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ACT III.

S CE N E

I.

The Palace in LONDON.

Enter King Henry in his Night-gown, with a Page.

K. HENRY GO 10, call the Earls of Surrey and of Warwick : But, ere they come, bid them o'er-read these

letters, And well consider of them : make good speed.

Exit Page. How many

thousands of my poorest Subjects
Are at this hour alleep! O gentle Sleep,
Nature's soft Nurse, how have I frighted thee,
That thou no more wilt weigh my eye-lids down,
And steep my senses in forgetfulness?
Why rather, Sleep, ly'st thou in smoky cribs,
Upon uneasy pallets stretching thee,
And husht with buzzing night-flies to thy slumber;
Than in the perfum'd chambers of the Great,
Under the Canopies of coftly State,
And lulld with sounds of sweetest melody?
O thou dull God, why ly’st thou with the vile
In loathsome beds, and leav'it the kingly couch
* A watch-case to a common larum-bell?
Wilt thou, upon the high and giddy mast

,
Seal up the thip-boy's eyes, and rock his brains,
In cradle of the rude imperious Surge;
And in the visitation of the winds,
Who take the ruffian billows by the top,

* A watch case, &c.] This alludes to the Watchmen set in Garrison-towns upon some Eminence attending upon an Alaruin. bell, which he was to ring out in case of Fire, or any approaching Danger. He had a Case or Box to shelter him from the Weather, but at his utmost Peril be was not to fleep whilst he was upon Duty. These Alarum-bells are metioned in several other places of Shakespear. VOL. V.

H

Curling

Curling their monstrous heads, and hanging them
With deaf'ning clamours in the flip'ry shrouds,
That, with the hurley, death itself awakes ?
Can'st thou, O partial Sleep, give thy repose
To the wet sea boy in an hour so rude ?
And, in the calmest and the stillest night,
With all appliances and means to boot,
Deny it to a King ? then, happy low ! lie down;
Uneasy lies the head, that wears a Crown'.

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Enter Warwick and Surrey.
ANY good-morrows to your Majesty!

War. M A. Henry. Is it good-morrow, lords ?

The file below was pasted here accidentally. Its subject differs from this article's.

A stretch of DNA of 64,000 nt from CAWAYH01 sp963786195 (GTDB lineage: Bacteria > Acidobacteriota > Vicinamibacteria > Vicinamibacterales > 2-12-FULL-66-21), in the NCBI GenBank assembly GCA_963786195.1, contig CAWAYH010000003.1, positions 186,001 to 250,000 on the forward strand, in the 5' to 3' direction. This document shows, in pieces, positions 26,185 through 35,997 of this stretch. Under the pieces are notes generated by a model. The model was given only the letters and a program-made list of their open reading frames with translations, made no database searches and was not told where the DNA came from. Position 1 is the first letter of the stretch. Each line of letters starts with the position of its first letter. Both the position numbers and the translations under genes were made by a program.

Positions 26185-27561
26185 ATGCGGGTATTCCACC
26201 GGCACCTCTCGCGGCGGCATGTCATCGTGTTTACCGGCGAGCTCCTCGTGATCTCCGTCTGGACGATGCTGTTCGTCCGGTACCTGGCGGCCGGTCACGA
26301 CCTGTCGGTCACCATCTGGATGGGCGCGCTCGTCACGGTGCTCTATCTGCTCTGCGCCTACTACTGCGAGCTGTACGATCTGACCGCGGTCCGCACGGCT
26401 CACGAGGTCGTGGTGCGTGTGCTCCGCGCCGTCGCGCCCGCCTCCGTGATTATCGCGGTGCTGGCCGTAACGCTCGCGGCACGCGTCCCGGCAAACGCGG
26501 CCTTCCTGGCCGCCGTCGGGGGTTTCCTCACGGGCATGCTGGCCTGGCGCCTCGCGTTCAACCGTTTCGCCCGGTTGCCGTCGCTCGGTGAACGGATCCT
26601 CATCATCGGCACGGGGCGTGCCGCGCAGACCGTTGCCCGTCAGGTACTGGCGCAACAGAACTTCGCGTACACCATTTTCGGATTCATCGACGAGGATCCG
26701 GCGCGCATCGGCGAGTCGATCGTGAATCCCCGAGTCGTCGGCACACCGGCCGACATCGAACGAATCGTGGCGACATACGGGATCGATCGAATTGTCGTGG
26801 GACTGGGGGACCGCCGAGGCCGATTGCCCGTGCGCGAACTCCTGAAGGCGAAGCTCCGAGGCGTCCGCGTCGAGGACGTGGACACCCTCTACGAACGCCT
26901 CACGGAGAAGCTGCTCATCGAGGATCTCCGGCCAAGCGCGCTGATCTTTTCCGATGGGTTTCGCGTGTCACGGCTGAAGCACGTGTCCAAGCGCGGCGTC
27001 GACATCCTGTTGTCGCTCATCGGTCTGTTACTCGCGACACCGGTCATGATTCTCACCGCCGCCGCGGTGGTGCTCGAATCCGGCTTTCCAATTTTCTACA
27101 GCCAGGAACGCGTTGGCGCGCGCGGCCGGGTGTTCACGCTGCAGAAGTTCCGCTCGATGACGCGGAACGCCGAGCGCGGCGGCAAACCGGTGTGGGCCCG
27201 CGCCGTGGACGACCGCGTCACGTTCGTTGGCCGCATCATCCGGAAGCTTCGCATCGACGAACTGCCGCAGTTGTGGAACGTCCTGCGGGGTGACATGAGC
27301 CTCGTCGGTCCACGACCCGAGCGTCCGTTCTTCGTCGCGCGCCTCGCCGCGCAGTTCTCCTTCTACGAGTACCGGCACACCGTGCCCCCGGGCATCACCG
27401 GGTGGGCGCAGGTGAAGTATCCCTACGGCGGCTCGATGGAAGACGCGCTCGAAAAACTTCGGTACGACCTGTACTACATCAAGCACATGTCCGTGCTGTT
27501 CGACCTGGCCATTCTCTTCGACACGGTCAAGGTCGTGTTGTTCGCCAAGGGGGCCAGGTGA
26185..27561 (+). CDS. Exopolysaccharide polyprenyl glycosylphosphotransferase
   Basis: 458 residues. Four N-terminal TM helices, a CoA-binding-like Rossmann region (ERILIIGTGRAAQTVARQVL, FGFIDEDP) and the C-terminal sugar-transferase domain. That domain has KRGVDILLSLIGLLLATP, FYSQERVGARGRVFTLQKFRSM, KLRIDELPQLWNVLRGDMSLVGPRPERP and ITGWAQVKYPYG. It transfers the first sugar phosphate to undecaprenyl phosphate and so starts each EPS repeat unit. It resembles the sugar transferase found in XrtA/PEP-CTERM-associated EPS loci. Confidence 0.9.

War. 'Tis one o'clock, and past.
K. Henry. Why, then, good-morrow to you.

Well, my lords,
Have you read o'er the letters I sent you ?
War. We have, my Liege.

[dom,
K. Henry. Then you perceive the body of our King-
How foul'it is; what rank diseases grow,
And with what danger, near the heart of it.

War. It is but as a body flight distemper'd,
Which to its former strength may be reitor d,
With good advice and little medicine ;
My lord Northumberland will soon be cool'd.
K. Henry. Oh heay'n, that one might read the book

of fate,
And see the revolution of the times
Make Mountains level, and the Continent,
Weary of solid firmness, melt itself
Into the Sea; and, other times, to see
The beachy girdle of the Ocean
Too wide for Neptune's hips: how Chances mock,
And Changes fill the cup of alteration
With divers liquors! O, if this were seen,

The

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The happiest youth viewing his progress through,
What perils past, what crosses to ensue,
Wou'd fhut the book, and fit him down and die.
'Tis not ten Years gone,
Since Richard and Northumberland, great Friends,
Did feast together; and in two years after
Were they'at wars. It is but eight years since,
This Percy was the man

nearest

my

foul; Who, like a brother, toil'd in my affairs; And laid his love and life under

my

foot;
Yea, for my fake, ev'n to the eyes of Richard
Gave him defiance. But which of you was by ?
(You, cousin Nevil, as I may remember) [TÓ War.
When Richard, with his eye

brim-full of tears,
Then check'd and rated by Northumberland,
Did speak these words, now prov'd a prophecy.

Northumberland, thou ladder by the which
. My cousin Bolingbroke ascends my Throne;
(Though then, Heav'n knows, I had no such intent;
But that necessity fo bow'd the State,